• The ship should be designed and built as an escort vessel, rather than a conversion of an existing ship.
  • Two right-facing side views in the same image are considered separate views and not permitted.

Last edited by Kiwi Imperialist on November 6th, 2020, 4:26 am, edited 1 time in total.

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Post subject: Re: Second World War Destroyer Escort ChallengePosted: November 5th, 2020, 3:51 am
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Posts: 533
Joined: July 5th, 2013, 7:09 am
Location: Thailand
Contact: Website
ok i'm first :D

Hoover-Class Destroyer Escort

[ img ]

General specifications:

Displacement: 1,285 tons full load
Length: 84.8 m
Beam: 10.6 m
Draft: 3.5 m
4 GM Mod. 16-278B diesel engines with electric drive 5,650 shp
Speed: 21.5 knots
Range: 6,800 nautical miles at 12 knots


1xSG Serface Search Radar
1xMk.51 AA Gun Director
1xASDIC (Retractable Sonar)


2×75/51mm Bofors single guns
1×40/60 mm Bofors single gun
4×20/70 mm Oerlikon twin guns
1×Hedgehog ASW mortar (starboard side)
4xMk.6 Depth Charge Throwers
2xDepth Charge Rails


Last edited by superboy on November 13th, 2020, 4:25 am, edited 2 times in total.

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Post subject: Re: Second World War Destroyer Escort ChallengePosted: November 7th, 2020, 1:41 am
Posts: 493
Joined: July 27th, 2010, 5:29 am
Location: The Netherlands
Very nice and well balanced design!

Is the design naval or civil orientated (regarding damage-control etc)?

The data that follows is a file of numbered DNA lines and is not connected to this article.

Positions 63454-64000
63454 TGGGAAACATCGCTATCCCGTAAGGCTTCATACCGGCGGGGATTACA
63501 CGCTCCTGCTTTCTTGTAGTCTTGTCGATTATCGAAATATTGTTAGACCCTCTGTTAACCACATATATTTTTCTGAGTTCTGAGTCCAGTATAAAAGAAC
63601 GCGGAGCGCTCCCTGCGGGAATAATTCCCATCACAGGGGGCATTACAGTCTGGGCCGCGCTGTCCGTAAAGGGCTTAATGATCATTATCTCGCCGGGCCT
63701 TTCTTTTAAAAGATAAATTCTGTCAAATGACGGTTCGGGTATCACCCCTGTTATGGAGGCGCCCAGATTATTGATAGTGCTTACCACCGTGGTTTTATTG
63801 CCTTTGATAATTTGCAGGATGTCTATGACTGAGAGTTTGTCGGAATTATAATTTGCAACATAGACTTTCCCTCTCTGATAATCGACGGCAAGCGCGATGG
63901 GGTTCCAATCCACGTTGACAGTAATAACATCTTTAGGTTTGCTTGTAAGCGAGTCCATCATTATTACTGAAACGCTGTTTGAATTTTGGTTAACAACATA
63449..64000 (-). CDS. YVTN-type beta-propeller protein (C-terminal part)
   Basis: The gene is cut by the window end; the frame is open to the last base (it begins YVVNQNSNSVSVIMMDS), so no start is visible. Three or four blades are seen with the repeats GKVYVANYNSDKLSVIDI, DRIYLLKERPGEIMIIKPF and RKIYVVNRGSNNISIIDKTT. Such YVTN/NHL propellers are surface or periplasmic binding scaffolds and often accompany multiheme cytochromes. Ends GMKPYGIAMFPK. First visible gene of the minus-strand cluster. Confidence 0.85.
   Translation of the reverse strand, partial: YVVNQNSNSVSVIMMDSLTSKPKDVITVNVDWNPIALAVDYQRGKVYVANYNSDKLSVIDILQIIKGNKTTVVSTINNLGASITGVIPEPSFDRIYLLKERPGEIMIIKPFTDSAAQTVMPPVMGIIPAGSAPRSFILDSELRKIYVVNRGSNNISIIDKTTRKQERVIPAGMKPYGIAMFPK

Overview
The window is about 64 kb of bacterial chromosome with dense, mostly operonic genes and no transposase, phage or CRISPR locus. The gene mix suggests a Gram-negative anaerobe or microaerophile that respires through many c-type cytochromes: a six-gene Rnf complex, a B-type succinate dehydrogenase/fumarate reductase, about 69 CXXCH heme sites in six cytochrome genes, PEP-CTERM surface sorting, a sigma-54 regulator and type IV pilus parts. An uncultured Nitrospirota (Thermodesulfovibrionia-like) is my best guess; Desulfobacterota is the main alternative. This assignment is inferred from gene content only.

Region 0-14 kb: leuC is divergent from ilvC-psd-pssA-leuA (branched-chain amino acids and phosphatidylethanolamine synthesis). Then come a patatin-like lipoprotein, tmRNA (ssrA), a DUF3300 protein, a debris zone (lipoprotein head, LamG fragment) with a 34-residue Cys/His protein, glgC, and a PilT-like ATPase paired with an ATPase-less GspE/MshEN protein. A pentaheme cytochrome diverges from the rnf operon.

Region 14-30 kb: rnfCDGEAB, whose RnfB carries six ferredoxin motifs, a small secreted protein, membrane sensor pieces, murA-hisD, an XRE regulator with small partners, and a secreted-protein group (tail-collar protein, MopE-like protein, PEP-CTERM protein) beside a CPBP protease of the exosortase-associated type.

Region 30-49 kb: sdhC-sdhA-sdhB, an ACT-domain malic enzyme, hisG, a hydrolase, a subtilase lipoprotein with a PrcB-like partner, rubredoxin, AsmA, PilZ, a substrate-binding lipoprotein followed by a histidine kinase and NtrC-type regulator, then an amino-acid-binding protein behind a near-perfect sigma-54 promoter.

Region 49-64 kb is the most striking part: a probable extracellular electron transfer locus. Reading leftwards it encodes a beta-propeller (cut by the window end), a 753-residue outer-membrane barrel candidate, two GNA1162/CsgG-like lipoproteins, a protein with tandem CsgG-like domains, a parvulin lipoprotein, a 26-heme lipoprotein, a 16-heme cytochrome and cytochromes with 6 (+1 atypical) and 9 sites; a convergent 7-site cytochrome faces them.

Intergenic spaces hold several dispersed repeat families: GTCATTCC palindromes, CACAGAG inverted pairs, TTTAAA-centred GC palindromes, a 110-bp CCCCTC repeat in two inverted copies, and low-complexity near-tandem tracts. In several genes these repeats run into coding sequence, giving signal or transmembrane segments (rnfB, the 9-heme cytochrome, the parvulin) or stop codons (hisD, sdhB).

Unrelated, how would the design prosper post-WW2?

It looks like a very purposeful design.

“The person who says it cannot be done should not interrupt the person who is doing it.”

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Post subject: Re: Second World War Destroyer Escort ChallengePosted: November 7th, 2020, 4:59 am
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Posts: 533
Joined: July 5th, 2013, 7:09 am
Location: Thailand
Contact: Website
Vossiej : thanks

Hoover class base on Flower class corvette

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Post subject: Re: Second World War Destroyer Escort ChallengePosted: November 9th, 2020, 8:59 pm
Posts: 125
Joined: October 6th, 2018, 2:13 pm
Projekt Frigate iz 1939 (Lovac) Class
Frigate Project of 1939 (Hunter) Class

Image Removed

Lovac Class Frigate
1,186t (Light)
1,228t (Standard)
1,619t (Normal)
1,933t (Full Load)
Length: 305' (Overall)
Beam: 37'
Draught: 11' (Normal)
Oil-Fired Boilers with Steam Turbines driving two shafts for 14,410 shaft horsepower at
26 knots, or 3,363 shaft horsepower at 18 knots (cruise) with 6,000 nautical mile
4xII 4"/40 M37 Dual-Purpose Guns
2xII 40mm/56 M39 Anti-Aircraft Guns
4xI 20mm/70 Anti-Aircraft Guns
4xI .50 Caliber Water-Cooled Machine Guns
1xIII 21" Torpedo Tubes in rotating deck mount
6xI Depth Charge Throwers
2xI Depth Charge Racks (Stern)
Splinter protection over vitals
2" Hardened Steel Plate on superstructure/bridge for protection from small-arms fire
and strafing.
13 Officers
152 Enlisted
15 Naval Infantry (Wartime)

In the latter half of the 1930s, it became increasingly obvious that another war with Cygua was not only inevitable, but looming. A paper published by Kapetan na Moru Edvard Pribanić in 1936 concluded that submarines would be a major part of any Cyguan Worker’s Navy strategy, both for commerce raiding and for sneak attacks on shore facilities. The Tathan Naval Command put out an immediate tender for a small, light frigate to provide protection for merchant convoys. The specifications issued were as follows:
- Tonnage not exceeding 2,000 t at Full Load
- Range of at least 5,500 Nautical Miles at a cruising speed of 17-20 knots
- Heavy anti-submarine armament, including at least a single depth charge rack and four throwers
- The latest “SONAR” technology must be incorporated